New home construction in Canada has jumped to its highest level in almost a decade as builders scramble to keep up with furious demand and as the Ontario government plans new measures to cool Toronto's overheated housing market.
Real estate construction showed strength on virtually every measure, with starts growing by 25 per cent compared to March last year and by 18 per cent over February this year, according to Canada Mortgage and Housing Corp.
However, in the closely watched Toronto market, where home prices have soared since last summer, the message was more mixed. Single-family-home starts fell 4 per cent in March over February on a seasonally adjusted basis, while starts of other types of housing – including townhouses and condominiums – rose 82 per cent, for an overall growth rate of 46 per cent in March.
The uneven trend will continue to fuel the debate about whether governments should step in to cool the overheated Toronto market, with some analysts pointing to a growing new housing supply as evidence that market forces are working to address demand, while others argue there is still too much speculation in the market. Ontario Premier Kathleen Wynne said Monday she intends to introduce a package of measures "very soon" to address home affordability in Toronto, but would not detail what measures will be included.
Data released Monday show housing starts nationally climbed to 253,720 units in March on a seasonally adjusted annualized basis.
It is the highest number since September, 2007, when Canada recorded 288,600 starts. Bank of Montreal economist Robert Kavcic said the latest housing-start data suggest Ms. Wynne should address Toronto's overheated demand by introducing a foreign-buyers tax or a tax on speculation.
He said the strong rate of housing starts in Toronto demonstrates that the supply of new housing is keeping pace with core demographic growth in the Toronto region. That means soaring resale-home prices in the Greater Toronto Area – which climbed 33 per cent in March compared to a year earlier – are not being driven by a fundamental supply shortage, but by unusual demand factors such as speculation in the market.
"When you look at the overall numbers, Ontario does not have a supply problem … It's not a lack of numbers," he said. "I think it's pretty obvious they have to be looking at the demand side."
But Bank of Nova Scotia economist Derek Holt said the growth in housing starts makes "a solid case" that the supply of new homes is responding to market demands. He says the message to policy makers is "that the market left to its own is finding solutions."
The result is that proposed solutions to dampen demand – such as a tax on foreign buyers – may not be necessary if enough new homes are coming into the market.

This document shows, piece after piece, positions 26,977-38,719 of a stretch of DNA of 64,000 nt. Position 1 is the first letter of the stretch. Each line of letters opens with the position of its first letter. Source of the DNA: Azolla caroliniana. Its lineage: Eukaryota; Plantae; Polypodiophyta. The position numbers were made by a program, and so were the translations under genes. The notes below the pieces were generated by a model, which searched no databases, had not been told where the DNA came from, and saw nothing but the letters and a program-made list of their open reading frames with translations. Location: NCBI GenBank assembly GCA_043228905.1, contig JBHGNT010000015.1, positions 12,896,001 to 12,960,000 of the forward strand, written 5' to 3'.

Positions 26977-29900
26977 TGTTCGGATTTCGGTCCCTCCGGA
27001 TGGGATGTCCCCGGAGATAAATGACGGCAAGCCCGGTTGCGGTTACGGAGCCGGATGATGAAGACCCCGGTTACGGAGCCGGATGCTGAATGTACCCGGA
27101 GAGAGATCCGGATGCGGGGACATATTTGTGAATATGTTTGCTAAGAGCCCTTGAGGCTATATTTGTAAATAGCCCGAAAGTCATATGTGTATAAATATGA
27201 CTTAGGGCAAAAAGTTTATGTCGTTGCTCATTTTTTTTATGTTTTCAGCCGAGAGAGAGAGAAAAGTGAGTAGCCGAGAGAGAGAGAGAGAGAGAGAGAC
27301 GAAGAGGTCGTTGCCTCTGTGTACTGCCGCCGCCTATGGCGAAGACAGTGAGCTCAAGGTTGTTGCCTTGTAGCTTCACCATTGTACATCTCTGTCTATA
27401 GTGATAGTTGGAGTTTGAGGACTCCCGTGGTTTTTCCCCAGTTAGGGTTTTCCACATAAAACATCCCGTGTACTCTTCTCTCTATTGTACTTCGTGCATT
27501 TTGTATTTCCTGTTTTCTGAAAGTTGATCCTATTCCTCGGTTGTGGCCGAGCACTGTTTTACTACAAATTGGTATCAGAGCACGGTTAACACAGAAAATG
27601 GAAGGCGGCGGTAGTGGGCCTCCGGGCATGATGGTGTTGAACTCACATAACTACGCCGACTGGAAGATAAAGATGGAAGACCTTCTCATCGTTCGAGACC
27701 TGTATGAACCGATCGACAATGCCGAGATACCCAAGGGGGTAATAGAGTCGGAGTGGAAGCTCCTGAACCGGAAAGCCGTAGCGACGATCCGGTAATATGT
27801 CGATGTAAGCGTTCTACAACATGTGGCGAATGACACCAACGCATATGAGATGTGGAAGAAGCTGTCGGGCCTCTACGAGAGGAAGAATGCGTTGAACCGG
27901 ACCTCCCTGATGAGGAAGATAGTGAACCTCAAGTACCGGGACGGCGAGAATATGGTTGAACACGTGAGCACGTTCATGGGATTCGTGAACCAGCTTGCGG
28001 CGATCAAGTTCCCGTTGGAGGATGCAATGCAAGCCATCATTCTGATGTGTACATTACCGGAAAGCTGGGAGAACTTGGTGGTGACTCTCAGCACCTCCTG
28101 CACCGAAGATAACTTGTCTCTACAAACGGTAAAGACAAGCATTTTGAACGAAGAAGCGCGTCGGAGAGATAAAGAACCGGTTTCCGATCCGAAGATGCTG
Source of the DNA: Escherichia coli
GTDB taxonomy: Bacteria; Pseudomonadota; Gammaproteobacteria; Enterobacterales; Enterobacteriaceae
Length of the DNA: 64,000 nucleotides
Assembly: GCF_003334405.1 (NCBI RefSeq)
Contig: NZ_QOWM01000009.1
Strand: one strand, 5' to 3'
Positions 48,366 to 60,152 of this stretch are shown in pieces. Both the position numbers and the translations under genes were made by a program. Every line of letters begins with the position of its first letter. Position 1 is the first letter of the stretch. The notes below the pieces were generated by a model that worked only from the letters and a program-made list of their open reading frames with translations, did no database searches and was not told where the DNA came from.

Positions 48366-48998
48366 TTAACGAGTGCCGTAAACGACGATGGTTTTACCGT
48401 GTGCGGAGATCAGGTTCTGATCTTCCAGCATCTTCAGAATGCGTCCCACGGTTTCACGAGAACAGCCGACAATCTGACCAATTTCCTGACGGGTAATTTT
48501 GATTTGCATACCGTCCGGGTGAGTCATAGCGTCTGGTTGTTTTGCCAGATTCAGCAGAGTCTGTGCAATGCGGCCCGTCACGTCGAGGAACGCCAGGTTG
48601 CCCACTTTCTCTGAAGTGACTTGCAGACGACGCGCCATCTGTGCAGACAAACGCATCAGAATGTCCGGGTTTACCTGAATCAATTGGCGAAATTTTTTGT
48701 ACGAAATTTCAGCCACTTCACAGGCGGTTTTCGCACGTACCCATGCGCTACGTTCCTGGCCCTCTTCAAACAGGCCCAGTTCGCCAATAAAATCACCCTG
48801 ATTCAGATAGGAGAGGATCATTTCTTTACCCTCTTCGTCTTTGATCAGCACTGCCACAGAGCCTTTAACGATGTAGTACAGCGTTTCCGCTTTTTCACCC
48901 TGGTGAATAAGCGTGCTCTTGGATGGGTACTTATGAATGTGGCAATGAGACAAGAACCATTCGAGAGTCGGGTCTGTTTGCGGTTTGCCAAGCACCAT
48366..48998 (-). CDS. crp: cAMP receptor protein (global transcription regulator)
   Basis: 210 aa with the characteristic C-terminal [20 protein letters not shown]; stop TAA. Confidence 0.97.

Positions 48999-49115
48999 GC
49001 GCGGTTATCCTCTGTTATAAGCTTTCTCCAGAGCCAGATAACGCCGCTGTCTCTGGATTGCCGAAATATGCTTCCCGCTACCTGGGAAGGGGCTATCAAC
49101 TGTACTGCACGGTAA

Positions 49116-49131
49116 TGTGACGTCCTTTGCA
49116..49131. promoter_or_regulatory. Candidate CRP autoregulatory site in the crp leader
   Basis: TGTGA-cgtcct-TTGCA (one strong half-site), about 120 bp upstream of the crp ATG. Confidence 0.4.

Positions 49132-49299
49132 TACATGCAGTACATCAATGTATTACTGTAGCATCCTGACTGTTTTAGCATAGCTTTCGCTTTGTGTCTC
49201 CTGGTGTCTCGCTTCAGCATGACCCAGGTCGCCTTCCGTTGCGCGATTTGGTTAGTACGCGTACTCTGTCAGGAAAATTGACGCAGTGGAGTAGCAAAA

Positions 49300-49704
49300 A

"At this point in the cycle, policy should be careful about adding downside risks to demand if the supply side is accelerating," Mr. Holt said.
Housing starts are notoriously uneven on a monthly basis because the launch of new home developments or condominium projects can cause the numbers to leap.
CMHC also tracks a six-month moving average to even out trends, showing housing starts in Vancouver trending lower for the fourth consecutive month but remaining above the five-year average, while Toronto housing starts moved higher in March and construction of detached homes has continued to trend higher since the end of last summer.
CMHC chief economist Bob Dugan said housing starts nationally have been trending higher for the three consecutive months, and there is clearly a rising trend of growth in single detached homes and multiunit homes in Ontario.
The booming national growth rate contains wide variation on a regional basis. Housing starts in urban centres in British Columbia, for example, climbed 60 per cent in March compared with February on an annualized basis, while Quebec's urban regions saw a 31-per-cent increase in starts and Ontario over all saw housing starts rise by just 6 per cent.
Total housing starts have far exceeded most economists' expectations this year, with several now suggesting residential-housing construction could be a driver of Canada's total economic growth in 2017.
Mr. Kavcic said residential construction "could add more support to Canadian economic growth" than many have been anticipating.
Royal Bank of Canada senior economist Nathan Janzen said the March jump in the volatile multiunit sector likely won't be repeated going forward, but a strong growth in issuance of building permits over the past three months should mean new building activity will continue in coming months.